England v Bangladesh, 1st npower Test, Lord's

Plenty to cheer for Bangladesh despite defeat

Stats highlights from the Lord's Test between England and Bangladesh, which the home team won by eight wickets

S Rajesh

May 31, 2010

Comments: 14 | Text size: A | A

England finally completed an eight-wicket win in the Lord's Test against Bangladesh, but it wasn't before the visitors put in a spirited display with the bat in both innings. Here's a look a some of the stats highlights from the game.

Tamim Iqbal celebrates his blistering hundred, England v Bangladesh, 1st Test, Lord's, May 30, 2010
Tamim Iqbal made two 50-plus scores in a Test for the third time © Getty Images

  • Bangladesh's match aggregate of 664 runs is their fifth-highest in a Test match. The highest remains 704, also against England, in Dhaka earlier this year. What's encouraging is that three of those top five have been achieved in 2010: they'd scored 690 against New Zealand in Hamilton in February. This was also one of the few occasions when Bangladesh played more than 200 overs in a match - they survived 1220 deliveries, which ranks ninth in all Tests for them.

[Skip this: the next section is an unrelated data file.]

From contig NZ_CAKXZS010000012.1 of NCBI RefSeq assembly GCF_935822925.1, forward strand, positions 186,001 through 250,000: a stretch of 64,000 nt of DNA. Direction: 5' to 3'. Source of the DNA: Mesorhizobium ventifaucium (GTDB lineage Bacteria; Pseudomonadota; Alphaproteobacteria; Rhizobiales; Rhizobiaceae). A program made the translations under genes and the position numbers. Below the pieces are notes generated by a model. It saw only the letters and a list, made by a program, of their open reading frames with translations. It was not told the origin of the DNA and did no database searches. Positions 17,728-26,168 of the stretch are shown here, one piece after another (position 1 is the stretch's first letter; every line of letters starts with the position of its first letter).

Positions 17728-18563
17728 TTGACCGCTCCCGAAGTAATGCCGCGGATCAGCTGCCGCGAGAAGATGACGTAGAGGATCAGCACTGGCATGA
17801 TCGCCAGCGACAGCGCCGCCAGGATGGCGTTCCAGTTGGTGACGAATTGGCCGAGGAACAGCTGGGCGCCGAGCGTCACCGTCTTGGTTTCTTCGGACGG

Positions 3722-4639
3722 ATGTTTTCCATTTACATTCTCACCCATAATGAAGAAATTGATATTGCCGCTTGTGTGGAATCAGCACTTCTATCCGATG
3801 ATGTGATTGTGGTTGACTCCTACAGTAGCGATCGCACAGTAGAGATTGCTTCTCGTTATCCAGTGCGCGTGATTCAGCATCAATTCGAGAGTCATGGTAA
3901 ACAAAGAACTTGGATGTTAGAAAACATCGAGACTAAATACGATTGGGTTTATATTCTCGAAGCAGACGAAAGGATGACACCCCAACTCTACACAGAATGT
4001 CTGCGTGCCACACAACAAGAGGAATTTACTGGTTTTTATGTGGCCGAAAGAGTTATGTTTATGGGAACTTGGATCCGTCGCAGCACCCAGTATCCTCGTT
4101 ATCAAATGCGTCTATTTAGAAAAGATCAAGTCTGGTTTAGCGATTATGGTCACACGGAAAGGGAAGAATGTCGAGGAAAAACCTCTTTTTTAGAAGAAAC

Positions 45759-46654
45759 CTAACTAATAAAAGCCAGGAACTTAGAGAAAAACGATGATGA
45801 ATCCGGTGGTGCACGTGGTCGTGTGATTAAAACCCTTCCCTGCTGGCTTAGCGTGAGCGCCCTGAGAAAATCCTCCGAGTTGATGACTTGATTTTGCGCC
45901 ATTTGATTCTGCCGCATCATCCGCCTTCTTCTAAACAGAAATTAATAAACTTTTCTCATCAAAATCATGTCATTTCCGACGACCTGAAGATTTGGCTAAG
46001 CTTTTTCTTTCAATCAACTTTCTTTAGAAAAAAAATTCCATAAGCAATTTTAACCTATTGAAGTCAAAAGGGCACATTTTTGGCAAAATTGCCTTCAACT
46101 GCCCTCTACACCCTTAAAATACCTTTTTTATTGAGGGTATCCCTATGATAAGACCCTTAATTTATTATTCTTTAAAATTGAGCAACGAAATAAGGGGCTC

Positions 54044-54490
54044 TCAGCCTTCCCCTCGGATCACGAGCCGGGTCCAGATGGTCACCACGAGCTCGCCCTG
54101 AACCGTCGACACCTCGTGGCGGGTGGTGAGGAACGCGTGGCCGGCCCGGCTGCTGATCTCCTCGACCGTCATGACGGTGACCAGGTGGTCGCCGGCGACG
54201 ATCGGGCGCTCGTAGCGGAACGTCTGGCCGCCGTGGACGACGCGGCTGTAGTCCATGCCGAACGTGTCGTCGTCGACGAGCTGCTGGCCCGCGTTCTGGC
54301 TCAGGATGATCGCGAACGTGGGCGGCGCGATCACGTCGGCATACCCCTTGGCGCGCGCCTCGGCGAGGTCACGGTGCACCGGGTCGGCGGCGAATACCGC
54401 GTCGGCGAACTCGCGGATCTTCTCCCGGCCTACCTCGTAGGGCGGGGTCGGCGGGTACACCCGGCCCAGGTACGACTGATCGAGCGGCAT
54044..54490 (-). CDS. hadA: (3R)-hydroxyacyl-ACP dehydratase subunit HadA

• In their two innings, Bangladesh had five scores of 50 or more, which was a significant achievement for a team which has generally struggled with the bat overseas. This was only the fifth instance of them getting five or more 50-plus scores in a Test. The only occasion when they exceeded this was in the Dhaka Test against England earlier this year, when there were six such scores.

  • Both Tamim Iqbal and Junaid Siddique scored more than 50 in each innings at Lord's, which was the first instance of two Bangladesh batsmen achieving it in the same match. Tamim has now achieved this feat three times, which is the second-highest for Bangladesh, next only to Habibul Bashar's seven. In the second innings, Bangladesh's top three - Tamim, Imrul Kayes and Junaid - all scored more than 50, which is the first time it's happened. They almost achieved it in the first innings too, with Kayes falling for 43 and the other two getting half-centuries.